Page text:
Understand Your Meter


Foundations of a Working Photographer


Lesson Info

Understand Your Meter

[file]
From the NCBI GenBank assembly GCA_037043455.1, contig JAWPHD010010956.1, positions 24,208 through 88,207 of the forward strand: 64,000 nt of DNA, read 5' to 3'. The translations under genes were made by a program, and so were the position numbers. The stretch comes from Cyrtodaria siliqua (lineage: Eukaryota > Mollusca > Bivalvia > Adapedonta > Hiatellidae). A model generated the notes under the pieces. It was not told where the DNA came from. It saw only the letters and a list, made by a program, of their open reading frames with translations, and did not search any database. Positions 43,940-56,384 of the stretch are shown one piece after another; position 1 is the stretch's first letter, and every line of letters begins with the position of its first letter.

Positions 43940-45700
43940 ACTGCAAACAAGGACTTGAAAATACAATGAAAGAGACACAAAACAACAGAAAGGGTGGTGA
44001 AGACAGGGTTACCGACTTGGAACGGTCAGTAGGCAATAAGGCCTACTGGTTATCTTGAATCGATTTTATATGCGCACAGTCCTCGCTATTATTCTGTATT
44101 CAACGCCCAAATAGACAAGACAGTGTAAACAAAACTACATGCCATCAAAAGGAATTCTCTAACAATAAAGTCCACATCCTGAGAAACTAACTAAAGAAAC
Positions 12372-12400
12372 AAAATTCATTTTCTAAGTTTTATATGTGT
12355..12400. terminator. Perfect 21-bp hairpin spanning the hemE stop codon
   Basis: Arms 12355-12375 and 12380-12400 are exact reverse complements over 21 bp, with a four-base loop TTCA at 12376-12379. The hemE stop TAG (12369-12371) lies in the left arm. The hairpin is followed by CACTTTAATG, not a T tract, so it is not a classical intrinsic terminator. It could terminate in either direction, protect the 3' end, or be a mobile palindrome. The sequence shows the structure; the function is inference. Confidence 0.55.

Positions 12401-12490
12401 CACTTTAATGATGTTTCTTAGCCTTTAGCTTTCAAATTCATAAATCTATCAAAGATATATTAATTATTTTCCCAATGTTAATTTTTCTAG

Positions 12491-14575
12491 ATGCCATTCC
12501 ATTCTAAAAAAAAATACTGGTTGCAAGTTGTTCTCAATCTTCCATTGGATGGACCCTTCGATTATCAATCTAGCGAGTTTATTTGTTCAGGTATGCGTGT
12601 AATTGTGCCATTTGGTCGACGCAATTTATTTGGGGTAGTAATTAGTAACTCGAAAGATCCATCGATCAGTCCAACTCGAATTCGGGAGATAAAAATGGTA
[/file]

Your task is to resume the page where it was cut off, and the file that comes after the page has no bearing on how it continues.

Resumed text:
Setting up your camera thinking about um thinking about your exposure and all of that kind of we're going toe you shoot away if you need to take a picture that but uh we're gonna put someone we're going put canada here in front of the camera because what is the exposure? All right, we have to find that exposure what is it? What is the light? So can I have a seat on the apple box and you're just going to be kind of hanging out there for a bit? All right uh I want to change the source on this. We're going teo alive you out of the five d mark to do you do there we go. All right, so in our cameras we have a light meter. All right um so we have a light meter in our cameras and it is a reflective light meter. All right, so it is reading the light reflecting off of the subject in through the lens all right? And how our cameras are set up just basic architecture. Tio we have our prism up the top of our camera all right and our view finder here that we look through and then arlen's all right an...